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Whether you are a long-term home owner or new home owner, chances are, the first thing you tackled when you moved in was the inside? If that’s a yes then you are almost certainly not alone.

I guess the reason for this (someone has probably done the research) is that we spend a lot of our home life indoors, especially in the UK, mostly due to the weather.

Due to this our outdoor areas sometimes lack a bit of attention and love and considering it’s one of the first things that anyone will see when viewing or visiting your property it really needs to look its best as, after all, first impressions count.

To these ends we will now give you a “best practice” run down on how to revive your paving and patios and ensure that they look in tip top condition at all times as can survive in the outdoor extremes.

Beautiful patio area with chairs for relaxing

A great looking patio area and an ideal area to relax in – Image courtesy of thelovelyplants.com

Maintenance Tips for Paving and Patios

As with all things, if they are not looked after and maintained they will eventually go wrong and break and this is no different when it comes to paving, patios, driveways and other external surfaces. Regularly working through the following list will ensure a long life for your surface:

  • Brushing: Remove any surface dust and debris to prevent weed growth
  • Weeding: Remove any weeds that have taken root and started to grow
  • Washing and power washing: Using a stiff yard brush and warm soapy water, give your outdoor surfaces a good scrubbing
  • Take care of any joints: Any damaged joints should be cleaned out and refilled

Brushing

It’s important to keep patios and paved areas clean! Regular brushing and sweeping will keep the surface clear from dust and debris and by doing so will make sure that no seeds are allowed to settle and take root.

Brushing will also break off and tiny plants that have managed to start growing and prevent them from getting any bigger.

Weeding

Today’s modern living is hectic and in the grand scheme of getting by day to day the affore mentioned patio or pathway brushing will understandably get push way down the list so some weed growth is inevitable.

In this case, as soon as you do find the time, make sure you remove all and any weeds that have formed and once removed, give the area a good sweeping.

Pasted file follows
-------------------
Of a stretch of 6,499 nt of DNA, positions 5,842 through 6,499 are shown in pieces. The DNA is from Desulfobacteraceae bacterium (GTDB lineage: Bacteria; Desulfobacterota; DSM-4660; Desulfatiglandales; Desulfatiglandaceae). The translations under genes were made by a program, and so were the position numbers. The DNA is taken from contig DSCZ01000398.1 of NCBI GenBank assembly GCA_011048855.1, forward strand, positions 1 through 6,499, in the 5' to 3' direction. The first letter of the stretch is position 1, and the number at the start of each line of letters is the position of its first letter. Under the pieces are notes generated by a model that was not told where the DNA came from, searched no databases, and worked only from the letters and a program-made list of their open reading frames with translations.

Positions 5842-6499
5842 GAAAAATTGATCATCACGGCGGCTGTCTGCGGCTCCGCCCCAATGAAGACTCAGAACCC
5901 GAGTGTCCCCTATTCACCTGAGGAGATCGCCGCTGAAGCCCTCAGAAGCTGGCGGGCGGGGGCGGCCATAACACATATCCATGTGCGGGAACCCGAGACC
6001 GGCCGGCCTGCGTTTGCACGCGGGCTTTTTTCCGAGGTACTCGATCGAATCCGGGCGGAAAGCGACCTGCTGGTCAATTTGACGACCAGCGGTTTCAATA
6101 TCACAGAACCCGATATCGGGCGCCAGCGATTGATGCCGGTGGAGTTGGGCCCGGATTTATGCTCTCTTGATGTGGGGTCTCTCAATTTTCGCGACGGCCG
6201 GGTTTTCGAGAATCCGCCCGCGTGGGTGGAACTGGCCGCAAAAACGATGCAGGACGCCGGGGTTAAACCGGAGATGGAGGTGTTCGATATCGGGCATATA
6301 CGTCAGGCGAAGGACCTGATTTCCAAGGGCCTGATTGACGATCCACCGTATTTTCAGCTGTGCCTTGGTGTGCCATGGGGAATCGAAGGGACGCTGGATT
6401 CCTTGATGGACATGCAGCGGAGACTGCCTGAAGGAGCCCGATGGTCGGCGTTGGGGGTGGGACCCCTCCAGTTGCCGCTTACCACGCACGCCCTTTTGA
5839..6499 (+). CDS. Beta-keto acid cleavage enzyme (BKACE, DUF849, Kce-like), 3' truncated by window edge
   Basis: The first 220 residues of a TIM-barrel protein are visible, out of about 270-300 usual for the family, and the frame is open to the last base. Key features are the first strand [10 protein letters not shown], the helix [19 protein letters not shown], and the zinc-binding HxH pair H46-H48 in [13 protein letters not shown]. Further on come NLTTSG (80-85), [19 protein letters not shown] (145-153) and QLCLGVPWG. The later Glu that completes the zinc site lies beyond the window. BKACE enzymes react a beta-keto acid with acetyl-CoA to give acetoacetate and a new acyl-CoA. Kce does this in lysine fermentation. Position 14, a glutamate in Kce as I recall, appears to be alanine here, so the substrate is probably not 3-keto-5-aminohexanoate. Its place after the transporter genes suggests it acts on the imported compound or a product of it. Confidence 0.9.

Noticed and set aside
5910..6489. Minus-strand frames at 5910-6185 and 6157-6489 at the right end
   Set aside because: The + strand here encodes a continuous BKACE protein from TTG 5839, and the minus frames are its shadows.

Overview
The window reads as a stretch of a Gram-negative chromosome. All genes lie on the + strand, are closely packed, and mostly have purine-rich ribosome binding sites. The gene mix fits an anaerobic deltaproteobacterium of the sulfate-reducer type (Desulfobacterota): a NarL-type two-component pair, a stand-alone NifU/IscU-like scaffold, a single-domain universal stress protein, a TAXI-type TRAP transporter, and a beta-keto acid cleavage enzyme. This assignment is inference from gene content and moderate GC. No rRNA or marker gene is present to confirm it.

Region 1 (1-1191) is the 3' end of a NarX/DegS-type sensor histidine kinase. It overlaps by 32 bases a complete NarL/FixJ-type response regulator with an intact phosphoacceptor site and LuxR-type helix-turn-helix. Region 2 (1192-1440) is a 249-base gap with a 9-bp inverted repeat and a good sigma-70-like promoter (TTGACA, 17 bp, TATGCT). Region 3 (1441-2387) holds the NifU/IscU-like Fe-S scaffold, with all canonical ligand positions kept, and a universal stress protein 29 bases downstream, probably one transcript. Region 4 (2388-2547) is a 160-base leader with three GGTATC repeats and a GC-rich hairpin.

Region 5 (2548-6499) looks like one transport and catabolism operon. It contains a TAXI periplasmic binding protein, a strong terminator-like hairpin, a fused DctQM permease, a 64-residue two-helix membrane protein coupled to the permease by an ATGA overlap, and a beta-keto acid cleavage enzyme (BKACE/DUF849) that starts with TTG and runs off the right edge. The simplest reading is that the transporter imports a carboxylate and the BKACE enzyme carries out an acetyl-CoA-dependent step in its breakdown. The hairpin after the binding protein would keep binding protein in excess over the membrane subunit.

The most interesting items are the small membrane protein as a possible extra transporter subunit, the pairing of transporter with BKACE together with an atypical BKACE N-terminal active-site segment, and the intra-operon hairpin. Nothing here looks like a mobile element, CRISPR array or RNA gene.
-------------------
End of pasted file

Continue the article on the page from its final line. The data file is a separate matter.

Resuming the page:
Washing and Power Washing

Again, as with the above, regularly washing down patios and paving is a bit of an “ideal world” job but if you can you should wash down any areas with hot soapy water at least every few months. This will prevent dirt and grime buildup and also any algae, moss or lichen growth.

If you are lucky enough to have a power washer then this is even better. The pressure produced from the hose will give slabs, concrete paths and tarmac driveways a really deep clean and quite often will make them look almost new again, well worth the time and effort.

Paving and Patio Joints

The condition and stability of any joints is paramount to the longevity of your paved or patio area as they hold everything in place to create a complete and stable structure.

Over time foot traffic and movement will most probably cause joints to fail or crack and if this is the case then any faults need to be repaired before weeds take root or water is allowed to penetrate and freeze.

Additionally, tatty joints look quite unsightly and will spoil the overall look of the whole area.

Brushing leaves and dirt from patio

Brushing patio to remove dirt and debris and prevent weed, moss, algae and lichen growth

Removing Mortar from Paved Surfaces

During the construction process it’s not uncommon for splodges of cement or mortar to get spilt or dropped. If these spillages are cleaned up right away then it’s not a problem, you only have a small stain or mark to deal with and in the majority of cases these can be simply scrubbed off.

If it’s allowed to set then this can be a problem. The only way to shift it then is to get stuck in with a hammer and bolster.

This can be a tricky job as you have to be very careful not to damage any slabs or surfaces with both the bolster and any vibrations that are created due to the hammering.

Once the actual lump is removed you can then use a suitable patio or brick cleaner and a stiff brush to get rid of any stains left by the mortar.

Moss, Algae and Lichen

The inevitable fact with pretty much all external paved, tarmac or concrete surfaces is that at some point you will get either moss, lichen or algae growth, especially in the UK.

The warm wet climate provides ideal conditions for these three plants to grow and thrive if they are not dealt with swiftly.

To remove Algae and Lichen, the best thing to use is a diluted mixture of household bleach and water and a decent, stiff-bristled yard brush.

Spread the diluted bleach and water solution over the surface, scrubbing with the brush as you go. Remove as much as you can and then wash the surface over with clean water.

Be very careful about where the bleach solution is allowed to flow as it can easily damage other plant life in surrounding gardens or borders.

Lichen growth on patio slab

Lichen growth on patio slab

When it comes to moss a good brushing will in most cases remove the majority or any growth as the roots do not tend to bond that tightly to any surfaces.

If brushing is not your cup of tea then there are various specialist weed killers on the market specifically geared towards moss removal. Read the manufacturers usage directions carefully in respect to when and where it can be used and also be very wary if you have young children or pets that may inadvertently come into contact with it.

Moss growth on tarmac surface

Moss growth on tarmac

For a full and complete run down on how to care for and maintain paved and patio surfaces see our cleaning paving and patios project here.


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